On January 3, Prime Minister Benjamin Netanyahu announced implementation of a plan to deport about 38,000 migrants who had entered the country illegally, mainly Eritreans and Sudanese.
The controversial plan gives them until the end of next month to leave voluntarily or face jail and eventual expulsion.
Immigration authority spokeswoman Sabine Haddad told AFP that officials began issuing migrants letters on Sunday advising them that they had 60 days in which to leave the country voluntarily.
For now, the notices are being given only to men without families, officials said.
Israeli newspaper Haaretz said “anyone recognised as a victim of slavery or human trafficking, and those who had requested asylum by the end of 2017 but haven’t gotten a response” would also be exempt for now.
It added that this left the number subject to near-term deportation at “between 15,000 and 20,000 people”.
The authority is offering those who agree to leave a grant of $3,500, a flight ticket and help with obtaining travel documents.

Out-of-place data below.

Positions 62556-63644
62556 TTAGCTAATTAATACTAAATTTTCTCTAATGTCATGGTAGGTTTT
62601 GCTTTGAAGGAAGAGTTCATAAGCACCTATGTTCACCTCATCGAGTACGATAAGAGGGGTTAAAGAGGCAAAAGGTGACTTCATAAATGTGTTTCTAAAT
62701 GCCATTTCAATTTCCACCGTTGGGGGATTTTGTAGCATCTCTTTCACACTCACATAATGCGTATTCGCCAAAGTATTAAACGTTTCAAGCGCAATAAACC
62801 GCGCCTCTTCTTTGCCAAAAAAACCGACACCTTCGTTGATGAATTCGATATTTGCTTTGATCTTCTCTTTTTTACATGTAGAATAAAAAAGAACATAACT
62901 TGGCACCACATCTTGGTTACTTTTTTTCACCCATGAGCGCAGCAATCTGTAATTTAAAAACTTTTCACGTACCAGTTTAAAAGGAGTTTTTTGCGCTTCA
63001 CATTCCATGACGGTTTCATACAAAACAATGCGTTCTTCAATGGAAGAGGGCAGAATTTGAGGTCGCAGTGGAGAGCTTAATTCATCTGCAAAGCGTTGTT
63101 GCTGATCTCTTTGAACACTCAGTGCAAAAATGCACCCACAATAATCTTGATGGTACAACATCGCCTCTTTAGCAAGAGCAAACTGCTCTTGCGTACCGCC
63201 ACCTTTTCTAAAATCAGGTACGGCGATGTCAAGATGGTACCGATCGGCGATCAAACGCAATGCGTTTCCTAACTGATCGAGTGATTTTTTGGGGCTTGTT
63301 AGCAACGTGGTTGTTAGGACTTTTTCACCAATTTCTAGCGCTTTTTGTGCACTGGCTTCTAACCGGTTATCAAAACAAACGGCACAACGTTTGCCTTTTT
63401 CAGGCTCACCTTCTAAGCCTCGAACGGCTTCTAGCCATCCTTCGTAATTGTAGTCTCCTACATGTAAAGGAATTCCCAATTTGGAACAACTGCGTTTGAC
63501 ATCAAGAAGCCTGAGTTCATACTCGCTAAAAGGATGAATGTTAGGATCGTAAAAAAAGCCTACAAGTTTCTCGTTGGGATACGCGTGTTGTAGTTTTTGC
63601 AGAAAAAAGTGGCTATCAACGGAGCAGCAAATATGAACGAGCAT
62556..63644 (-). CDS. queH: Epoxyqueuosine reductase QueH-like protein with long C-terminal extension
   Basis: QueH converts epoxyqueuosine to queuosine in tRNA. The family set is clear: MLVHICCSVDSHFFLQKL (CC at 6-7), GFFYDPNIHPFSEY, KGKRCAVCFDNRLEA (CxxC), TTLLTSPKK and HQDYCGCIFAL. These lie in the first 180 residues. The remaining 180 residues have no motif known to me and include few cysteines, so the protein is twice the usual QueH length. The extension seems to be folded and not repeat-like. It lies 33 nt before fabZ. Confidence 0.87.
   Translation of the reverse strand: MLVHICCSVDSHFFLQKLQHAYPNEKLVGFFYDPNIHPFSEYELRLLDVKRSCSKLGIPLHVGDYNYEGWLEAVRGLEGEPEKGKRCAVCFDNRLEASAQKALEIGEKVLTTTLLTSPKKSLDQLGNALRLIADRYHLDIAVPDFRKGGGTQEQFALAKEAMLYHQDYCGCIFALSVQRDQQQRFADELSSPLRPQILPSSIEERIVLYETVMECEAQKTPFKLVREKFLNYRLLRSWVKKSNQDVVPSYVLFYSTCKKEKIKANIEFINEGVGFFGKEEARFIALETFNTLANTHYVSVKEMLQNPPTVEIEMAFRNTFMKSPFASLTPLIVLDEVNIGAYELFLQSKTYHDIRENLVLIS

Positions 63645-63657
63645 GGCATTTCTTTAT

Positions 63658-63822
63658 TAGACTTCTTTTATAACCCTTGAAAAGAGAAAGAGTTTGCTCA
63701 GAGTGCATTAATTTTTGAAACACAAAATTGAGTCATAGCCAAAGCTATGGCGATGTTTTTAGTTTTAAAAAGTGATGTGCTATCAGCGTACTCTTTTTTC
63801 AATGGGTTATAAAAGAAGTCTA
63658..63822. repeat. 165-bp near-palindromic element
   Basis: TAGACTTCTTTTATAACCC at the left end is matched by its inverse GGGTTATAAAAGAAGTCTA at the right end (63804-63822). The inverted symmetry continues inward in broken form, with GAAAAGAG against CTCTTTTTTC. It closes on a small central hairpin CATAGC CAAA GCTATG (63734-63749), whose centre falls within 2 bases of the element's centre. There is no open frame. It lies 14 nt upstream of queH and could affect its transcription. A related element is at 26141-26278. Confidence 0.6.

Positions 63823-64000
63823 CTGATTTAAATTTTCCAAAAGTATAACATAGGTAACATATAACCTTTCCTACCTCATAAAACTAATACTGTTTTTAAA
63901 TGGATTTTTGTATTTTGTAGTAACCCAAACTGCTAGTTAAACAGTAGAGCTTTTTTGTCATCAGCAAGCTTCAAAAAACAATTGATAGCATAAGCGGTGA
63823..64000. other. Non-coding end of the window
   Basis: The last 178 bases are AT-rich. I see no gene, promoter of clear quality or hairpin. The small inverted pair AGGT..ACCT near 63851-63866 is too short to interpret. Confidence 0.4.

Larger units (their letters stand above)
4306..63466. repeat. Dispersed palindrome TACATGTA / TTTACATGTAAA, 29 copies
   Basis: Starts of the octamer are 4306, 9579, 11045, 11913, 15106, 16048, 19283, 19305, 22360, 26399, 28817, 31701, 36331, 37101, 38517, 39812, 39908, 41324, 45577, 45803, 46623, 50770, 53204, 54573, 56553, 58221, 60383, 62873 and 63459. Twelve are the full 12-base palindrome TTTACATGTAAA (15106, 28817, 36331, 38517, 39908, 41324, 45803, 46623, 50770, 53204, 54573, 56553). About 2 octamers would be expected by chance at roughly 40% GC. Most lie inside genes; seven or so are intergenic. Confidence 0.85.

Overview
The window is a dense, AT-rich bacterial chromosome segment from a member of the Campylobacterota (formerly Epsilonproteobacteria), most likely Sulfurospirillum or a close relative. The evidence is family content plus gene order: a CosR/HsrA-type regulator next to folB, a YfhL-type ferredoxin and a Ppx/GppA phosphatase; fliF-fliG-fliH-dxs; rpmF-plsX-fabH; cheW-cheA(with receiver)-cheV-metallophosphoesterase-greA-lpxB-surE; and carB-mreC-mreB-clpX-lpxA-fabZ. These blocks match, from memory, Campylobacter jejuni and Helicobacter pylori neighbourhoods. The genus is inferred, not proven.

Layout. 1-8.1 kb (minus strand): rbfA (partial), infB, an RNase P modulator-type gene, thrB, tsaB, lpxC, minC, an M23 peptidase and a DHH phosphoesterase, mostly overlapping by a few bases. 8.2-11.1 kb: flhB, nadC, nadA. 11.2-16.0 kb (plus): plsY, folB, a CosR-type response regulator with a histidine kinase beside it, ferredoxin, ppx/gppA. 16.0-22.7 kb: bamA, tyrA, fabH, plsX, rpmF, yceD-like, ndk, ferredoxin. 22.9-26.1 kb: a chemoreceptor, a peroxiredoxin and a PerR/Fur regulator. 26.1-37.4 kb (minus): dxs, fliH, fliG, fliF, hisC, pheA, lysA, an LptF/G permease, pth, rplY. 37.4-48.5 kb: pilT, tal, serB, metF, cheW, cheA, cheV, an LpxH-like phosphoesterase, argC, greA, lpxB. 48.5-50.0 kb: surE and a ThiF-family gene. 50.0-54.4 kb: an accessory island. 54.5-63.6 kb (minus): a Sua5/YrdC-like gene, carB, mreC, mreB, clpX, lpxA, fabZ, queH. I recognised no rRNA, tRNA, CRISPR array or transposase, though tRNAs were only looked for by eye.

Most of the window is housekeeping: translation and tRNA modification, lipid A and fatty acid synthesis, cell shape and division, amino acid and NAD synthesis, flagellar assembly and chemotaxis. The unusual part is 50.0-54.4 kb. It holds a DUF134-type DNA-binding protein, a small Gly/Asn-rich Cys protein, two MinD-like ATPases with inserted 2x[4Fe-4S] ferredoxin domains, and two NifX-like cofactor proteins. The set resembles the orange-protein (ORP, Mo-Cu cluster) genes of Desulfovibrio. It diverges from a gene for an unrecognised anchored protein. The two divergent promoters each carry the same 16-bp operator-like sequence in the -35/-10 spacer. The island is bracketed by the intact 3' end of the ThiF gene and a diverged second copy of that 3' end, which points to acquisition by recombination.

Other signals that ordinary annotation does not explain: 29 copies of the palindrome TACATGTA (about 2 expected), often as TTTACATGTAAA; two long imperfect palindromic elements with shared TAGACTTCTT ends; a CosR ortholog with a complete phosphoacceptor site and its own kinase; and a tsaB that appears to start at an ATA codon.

Should they not leave by the deadline, the grant would be reduced and “enforcement measures” would be taken against them and anyone employing them, the authority says.
Israel refers to the tens of thousands of African migrants who entered the country illegally from neighbouring Egypt as “infiltrators”.
Israeli officials tacitly recognise that it is too dangerous to return Sudanese and Eritreans to their troubled homelands, but local media say the notices do not specify where departing migrants would be sent.
Aid workers and media have named Uganda and Rwanda, although both countries deny being a destination for migrants being expelled involuntarily.
Public opposition to the plan has been slow to build, but some Israeli airline pilots have reportedly said they will not fly forced deportees.
Academics have published a petition and Israeli Holocaust survivors wrote an open letter to Netanyahu last month pleading with him to reconsider.
The UN refugee agency has called on Israel to scrap the plan, calling it incoherent and unsafe.
A 2016 UN commission of inquiry into Eritrea’s regime found “widespread and systematic” crimes against humanity, and said an estimated 5,000 people flee the country each month.
The International Criminal Court has indicted Sudanese President Omar al-Bashir on charges of war crimes, crimes against humanity and genocide linked to his regime’s counter-insurgency tactics in the Darfur conflict.
- Countries: Africa